Eukaryotic genes that encode polypeptides are composed of coding sequences called exons (ex-on signifies that they are expressed) and intervening sequences called introns (int-ron denotes their intervening role). Transcribed RNA sequences corresponding to introns do not encode regions of the functional polypeptide and are removed from the pre-mRNA during processing. It is essential that all of the intron-encoded RNA sequences are completely and precisely removed from a pre-mRNA before protein synthesis so that the exon-encoded RNA sequences are properly joined together to code for a functional polypeptide. If the process errs by even a single nucleotide, the sequences of the rejoined exons would be shifted, and the resulting polypeptide would be nonfunctional. The process of removing intron-encoded RNA sequences and reconnecting those encoded by exons is called RNA splicing and is facilitated by the action of a spliceosome containing small nuclear ribonucleo proteins (snRNPs). Intron-encoded RNA sequences are removed from the pre-mRNA while it is still in the nucleus. Although they are not translated, introns appear to have various functions, including gene regulation and mRNA transport. On completion of these modifications, the mature transcript, the mRNA that encodes a polypeptide, is transported out of the nucleus, destined for the cytoplasm for translation. Introns can be spliced out differently, resulting in various exons being included or excluded from the final mRNA product. This process is known as alternative splicing. The advantage of alternative splicing is that different types of mRNA transcripts can be generated, all derived from the same DNA sequence. In recent years, it has been shown that some archaea also have the ability to splice their pre-mRNA.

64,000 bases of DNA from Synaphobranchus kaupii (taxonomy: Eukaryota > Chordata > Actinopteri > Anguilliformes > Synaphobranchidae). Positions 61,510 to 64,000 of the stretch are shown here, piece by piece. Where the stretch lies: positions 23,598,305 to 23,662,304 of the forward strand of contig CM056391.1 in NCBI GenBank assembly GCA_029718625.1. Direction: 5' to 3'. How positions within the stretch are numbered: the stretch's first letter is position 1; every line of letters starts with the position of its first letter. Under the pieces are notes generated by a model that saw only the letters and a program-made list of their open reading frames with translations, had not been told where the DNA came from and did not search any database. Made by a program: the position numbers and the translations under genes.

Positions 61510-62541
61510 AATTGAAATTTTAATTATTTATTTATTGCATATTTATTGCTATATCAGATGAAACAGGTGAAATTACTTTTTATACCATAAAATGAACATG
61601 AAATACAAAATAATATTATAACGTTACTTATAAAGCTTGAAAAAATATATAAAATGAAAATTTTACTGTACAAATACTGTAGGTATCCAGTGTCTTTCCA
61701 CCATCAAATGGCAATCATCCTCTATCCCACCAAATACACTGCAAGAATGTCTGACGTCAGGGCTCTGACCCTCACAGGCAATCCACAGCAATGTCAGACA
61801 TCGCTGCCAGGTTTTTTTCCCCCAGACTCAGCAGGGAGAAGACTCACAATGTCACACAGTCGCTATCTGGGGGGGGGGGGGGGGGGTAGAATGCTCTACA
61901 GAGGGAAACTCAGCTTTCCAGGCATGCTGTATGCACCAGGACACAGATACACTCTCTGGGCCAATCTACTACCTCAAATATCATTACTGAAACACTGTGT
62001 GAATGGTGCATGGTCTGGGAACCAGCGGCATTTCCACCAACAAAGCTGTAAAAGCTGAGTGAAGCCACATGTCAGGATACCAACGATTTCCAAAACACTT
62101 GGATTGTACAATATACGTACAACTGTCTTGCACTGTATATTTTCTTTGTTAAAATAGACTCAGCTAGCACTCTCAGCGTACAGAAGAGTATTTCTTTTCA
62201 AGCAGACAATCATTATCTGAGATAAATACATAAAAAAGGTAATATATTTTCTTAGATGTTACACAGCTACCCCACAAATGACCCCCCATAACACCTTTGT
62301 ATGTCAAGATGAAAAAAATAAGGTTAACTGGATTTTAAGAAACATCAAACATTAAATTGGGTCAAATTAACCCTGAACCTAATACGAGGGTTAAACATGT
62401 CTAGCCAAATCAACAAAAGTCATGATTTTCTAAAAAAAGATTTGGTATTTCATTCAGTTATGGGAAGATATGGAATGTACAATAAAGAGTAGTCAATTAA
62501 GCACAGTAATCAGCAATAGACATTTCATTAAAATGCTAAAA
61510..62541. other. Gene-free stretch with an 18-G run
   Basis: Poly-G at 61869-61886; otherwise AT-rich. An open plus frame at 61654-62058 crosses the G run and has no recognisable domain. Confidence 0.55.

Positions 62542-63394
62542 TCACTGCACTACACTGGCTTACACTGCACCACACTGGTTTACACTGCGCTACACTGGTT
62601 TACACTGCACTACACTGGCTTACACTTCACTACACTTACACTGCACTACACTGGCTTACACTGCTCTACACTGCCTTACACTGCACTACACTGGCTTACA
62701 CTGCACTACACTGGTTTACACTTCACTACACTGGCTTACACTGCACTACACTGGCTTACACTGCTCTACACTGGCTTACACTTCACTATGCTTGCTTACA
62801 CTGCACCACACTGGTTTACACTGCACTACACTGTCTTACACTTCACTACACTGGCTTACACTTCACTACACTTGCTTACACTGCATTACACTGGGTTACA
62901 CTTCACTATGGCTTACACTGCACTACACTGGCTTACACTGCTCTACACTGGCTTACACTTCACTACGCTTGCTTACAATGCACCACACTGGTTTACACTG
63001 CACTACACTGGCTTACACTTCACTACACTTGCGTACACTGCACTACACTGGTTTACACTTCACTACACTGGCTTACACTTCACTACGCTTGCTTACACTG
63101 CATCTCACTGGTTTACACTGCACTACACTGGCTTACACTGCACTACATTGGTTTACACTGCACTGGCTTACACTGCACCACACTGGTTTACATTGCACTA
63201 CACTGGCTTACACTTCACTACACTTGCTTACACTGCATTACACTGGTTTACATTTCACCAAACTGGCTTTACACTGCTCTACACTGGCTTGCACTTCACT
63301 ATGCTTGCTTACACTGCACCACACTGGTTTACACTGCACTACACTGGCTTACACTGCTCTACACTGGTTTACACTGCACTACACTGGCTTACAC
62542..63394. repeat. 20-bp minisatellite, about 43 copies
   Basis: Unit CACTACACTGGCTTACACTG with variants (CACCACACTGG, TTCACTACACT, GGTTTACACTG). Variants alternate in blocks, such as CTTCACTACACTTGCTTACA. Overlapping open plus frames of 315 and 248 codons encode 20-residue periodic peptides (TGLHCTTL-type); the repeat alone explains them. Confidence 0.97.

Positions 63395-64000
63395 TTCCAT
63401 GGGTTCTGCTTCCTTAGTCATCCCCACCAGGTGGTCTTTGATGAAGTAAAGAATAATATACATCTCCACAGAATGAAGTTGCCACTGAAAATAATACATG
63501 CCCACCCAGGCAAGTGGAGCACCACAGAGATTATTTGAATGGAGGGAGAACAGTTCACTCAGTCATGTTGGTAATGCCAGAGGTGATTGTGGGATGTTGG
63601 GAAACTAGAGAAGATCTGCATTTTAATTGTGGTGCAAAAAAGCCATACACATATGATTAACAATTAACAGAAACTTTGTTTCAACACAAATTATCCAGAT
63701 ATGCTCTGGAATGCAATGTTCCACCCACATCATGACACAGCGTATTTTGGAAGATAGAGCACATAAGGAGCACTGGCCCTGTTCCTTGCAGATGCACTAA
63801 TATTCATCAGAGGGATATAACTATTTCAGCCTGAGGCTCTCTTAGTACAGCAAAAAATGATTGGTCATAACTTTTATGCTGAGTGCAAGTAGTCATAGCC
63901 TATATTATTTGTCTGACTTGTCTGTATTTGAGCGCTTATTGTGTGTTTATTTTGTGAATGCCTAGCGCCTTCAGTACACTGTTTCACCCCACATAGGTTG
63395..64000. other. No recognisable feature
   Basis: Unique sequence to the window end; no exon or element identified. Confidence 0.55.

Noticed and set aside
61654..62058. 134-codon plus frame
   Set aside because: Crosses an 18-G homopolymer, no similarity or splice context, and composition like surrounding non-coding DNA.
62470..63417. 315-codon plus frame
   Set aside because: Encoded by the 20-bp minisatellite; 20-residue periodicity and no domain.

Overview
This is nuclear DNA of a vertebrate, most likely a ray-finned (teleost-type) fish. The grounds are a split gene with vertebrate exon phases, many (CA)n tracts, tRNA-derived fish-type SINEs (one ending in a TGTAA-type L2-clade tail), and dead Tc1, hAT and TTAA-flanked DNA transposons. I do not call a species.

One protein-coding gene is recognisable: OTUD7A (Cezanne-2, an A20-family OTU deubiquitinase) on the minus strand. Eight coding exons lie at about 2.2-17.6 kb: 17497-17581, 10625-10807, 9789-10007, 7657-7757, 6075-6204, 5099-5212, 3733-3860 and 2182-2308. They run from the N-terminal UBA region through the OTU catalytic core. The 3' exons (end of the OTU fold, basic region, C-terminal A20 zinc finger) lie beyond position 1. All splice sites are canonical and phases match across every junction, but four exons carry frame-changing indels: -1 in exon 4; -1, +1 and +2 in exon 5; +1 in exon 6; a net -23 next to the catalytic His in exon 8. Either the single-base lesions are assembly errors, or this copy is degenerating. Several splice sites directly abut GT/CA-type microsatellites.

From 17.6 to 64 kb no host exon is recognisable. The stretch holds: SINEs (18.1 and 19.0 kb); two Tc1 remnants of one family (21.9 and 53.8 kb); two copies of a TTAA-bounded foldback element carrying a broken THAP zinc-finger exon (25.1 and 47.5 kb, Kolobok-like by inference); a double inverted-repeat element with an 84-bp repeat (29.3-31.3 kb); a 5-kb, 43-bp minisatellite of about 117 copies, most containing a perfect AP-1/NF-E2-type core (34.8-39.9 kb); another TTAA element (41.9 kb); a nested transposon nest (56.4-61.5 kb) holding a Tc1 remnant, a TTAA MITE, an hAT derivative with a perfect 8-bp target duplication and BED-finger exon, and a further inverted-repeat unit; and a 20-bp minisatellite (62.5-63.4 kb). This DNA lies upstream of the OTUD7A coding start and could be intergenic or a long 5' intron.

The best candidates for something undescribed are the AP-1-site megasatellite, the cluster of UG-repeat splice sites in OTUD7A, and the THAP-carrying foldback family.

Comparison of Transcription in Bacteria Versus Eukaryotes
Property Bacteria Eukaryotes
Number of polypeptides encoded per mRNA Monocistronic or polycistronic Exclusively monocistronic
Strand elongation core + σ = holoenzyme RNA polymerases I, II, or III
Addition of 5’ cap No Yes
Addition of 3’ poly-A tail No Yes
Splicing of pre-mRNA No Yes
Table 11.3

Check Your Understanding

  • In eukaryotic cells, how is the RNA transcript from a gene for a protein modified after it is transcribed?
  • Do exons or introns contain information for protein sequences?

Clinical Focus

Part 2

In the emergency department, a nurse told Mark that he had made a good decision to come to the hospital because his symptoms indicated an infection that had gotten out of control. Mark’s symptoms had progressed, with the area of skin affected and the amount of swelling increasing. Within the affected area, a rash had begun, blistering and small gas pockets underneath the outermost layer of skin had formed, and some of the skin was becoming gray. Based on the putrid smell of the pus draining from one of the blisters, the rapid progression of the infection, and the visual appearance of the affected skin, the physician immediately began treatment for necrotizing fasciitis. Mark’s physician ordered a culture of the fluid draining from the blister and also ordered blood work, including a white blood cell count.

Mark was admitted to the intensive care unit and began intravenous administration of a broad-spectrum antibiotic to try to minimize further spread of the infection. Despite antibiotic therapy, Mark’s condition deteriorated quickly. Mark became confused and dizzy. Within a few hours of his hospital admission, his blood pressure dropped significantly and his breathing became shallower and more rapid. Additionally, blistering increased, with the blisters intensifying in color to purplish black, and the wound itself seemed to be progressing rapidly up Mark’s leg.

  • What are possible causative agents of Mark’s necrotizing fasciitis?
  • What are some possible explanations for why the antibiotic treatment does not seem to be working?

Jump to the next Clinical Focus box. Go back to the previous Clinical Focus box.